Buzzer-beater carries Mason over Richmond in Governor’s Classic: With the score knotted at 64-all, George Mason’s Sherrod Wright hit a three-point buzzer-beater to knock off Richmond in the Virginia Governor’s Classic.

Suspension of Texas guard Myck Kabongo revised down to 23 games by NCAA: The NCAA suspension of Texas guard Myck Kabongo has been revised to 23 games, days after the NCAA ruled that the sophomore would be suspended for the rest of the season for receiving impermissible benefits.
 
 
Hoops Housekeeping
Siena has announced that sophomore Lionel Gomis is no longer with the men’s basketball team and has left Siena for personal family reasons. (4 Guys in a Blazer)

– Miami center Reggie Johnson jammed his thumb preparing for the Diamondhead Classic and was not able to play in the Hurricanes’ first two games of the event. (College Basketball Talk)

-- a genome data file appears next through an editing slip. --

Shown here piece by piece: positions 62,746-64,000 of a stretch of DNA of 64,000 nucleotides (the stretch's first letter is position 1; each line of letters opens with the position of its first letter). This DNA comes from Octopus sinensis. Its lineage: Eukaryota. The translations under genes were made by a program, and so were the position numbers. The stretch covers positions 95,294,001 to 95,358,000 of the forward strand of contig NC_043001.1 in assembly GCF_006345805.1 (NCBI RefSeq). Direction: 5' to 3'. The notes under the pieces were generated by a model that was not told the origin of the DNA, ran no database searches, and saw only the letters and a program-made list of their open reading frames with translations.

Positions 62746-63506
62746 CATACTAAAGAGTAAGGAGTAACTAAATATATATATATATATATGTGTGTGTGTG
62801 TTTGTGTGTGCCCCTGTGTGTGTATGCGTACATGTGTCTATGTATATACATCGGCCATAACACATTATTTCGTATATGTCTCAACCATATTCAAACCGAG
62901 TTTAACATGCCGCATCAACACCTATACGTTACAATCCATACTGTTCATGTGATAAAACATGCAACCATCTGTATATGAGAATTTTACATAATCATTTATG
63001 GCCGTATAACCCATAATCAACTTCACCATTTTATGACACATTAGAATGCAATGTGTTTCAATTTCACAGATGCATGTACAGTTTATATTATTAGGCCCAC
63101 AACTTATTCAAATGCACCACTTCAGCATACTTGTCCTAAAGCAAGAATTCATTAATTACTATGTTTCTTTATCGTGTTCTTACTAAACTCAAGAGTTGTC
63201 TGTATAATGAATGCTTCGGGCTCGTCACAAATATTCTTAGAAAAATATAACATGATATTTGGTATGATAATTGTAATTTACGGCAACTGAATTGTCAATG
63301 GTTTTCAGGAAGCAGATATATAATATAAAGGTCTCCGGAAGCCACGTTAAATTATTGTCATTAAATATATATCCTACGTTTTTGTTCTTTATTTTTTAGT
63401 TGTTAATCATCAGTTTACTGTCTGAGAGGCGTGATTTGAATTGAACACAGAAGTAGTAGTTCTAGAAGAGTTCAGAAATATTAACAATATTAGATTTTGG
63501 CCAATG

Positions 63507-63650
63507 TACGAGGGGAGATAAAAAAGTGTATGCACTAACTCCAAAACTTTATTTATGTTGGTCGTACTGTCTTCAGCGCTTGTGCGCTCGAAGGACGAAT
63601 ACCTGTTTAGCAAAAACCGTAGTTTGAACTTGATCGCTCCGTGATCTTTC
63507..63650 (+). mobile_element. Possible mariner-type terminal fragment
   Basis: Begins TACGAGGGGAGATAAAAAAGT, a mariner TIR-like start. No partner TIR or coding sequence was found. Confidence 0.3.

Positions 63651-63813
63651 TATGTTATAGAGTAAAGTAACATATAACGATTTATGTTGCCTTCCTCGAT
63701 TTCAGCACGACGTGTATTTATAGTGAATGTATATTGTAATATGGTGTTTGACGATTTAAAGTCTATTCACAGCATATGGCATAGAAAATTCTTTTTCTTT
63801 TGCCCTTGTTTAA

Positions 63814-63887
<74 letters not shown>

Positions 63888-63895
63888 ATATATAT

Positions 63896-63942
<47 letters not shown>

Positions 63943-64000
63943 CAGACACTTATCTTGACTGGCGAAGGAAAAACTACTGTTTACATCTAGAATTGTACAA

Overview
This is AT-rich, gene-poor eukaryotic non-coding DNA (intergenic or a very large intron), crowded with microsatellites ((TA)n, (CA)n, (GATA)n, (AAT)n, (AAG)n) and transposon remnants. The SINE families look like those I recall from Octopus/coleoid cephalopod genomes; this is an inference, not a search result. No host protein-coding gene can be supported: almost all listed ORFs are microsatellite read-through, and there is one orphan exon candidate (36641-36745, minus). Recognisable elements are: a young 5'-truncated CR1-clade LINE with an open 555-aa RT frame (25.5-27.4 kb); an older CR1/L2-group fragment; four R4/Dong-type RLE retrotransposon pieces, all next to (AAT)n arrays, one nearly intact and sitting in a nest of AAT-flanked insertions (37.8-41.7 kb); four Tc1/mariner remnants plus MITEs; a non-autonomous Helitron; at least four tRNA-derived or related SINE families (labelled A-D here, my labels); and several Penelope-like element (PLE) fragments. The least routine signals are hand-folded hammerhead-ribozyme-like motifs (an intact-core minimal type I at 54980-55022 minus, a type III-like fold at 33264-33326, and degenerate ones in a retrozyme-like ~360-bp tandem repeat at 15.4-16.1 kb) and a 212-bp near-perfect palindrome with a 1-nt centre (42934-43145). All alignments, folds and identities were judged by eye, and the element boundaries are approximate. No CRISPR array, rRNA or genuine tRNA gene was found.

– Former-Louisville forward Angel Nunez will visit Gonzaga over the holidays. the Sophomore left the Cardinals early this month after averaging just under fiver minutes per game. (SNY.tv)
 
 
Observations & Insight:
– Missouri’s Phil Pressey missed 16 shots on Saturday against Illinois yet was still the game MVP. Why? because he just so happens to be the best facilitator in the country. (Eye on College Basketball)

– Temple was able to force Michael Carter-Williams into a shooter instead of a distributor, and was one of the big reasons the Owls defeated the Orange. (Syracuse Post-Standard)

– South Dakota State took a 1,200-mile bus-trip from Nashville to Albuquerque and promptly handed New Mexico their first loss of the season. (Argus Leader)

– A great-read on Rice head coach Ben Braun and the uncertain future he faces due to the Owls’ struggles. (Rush The Court)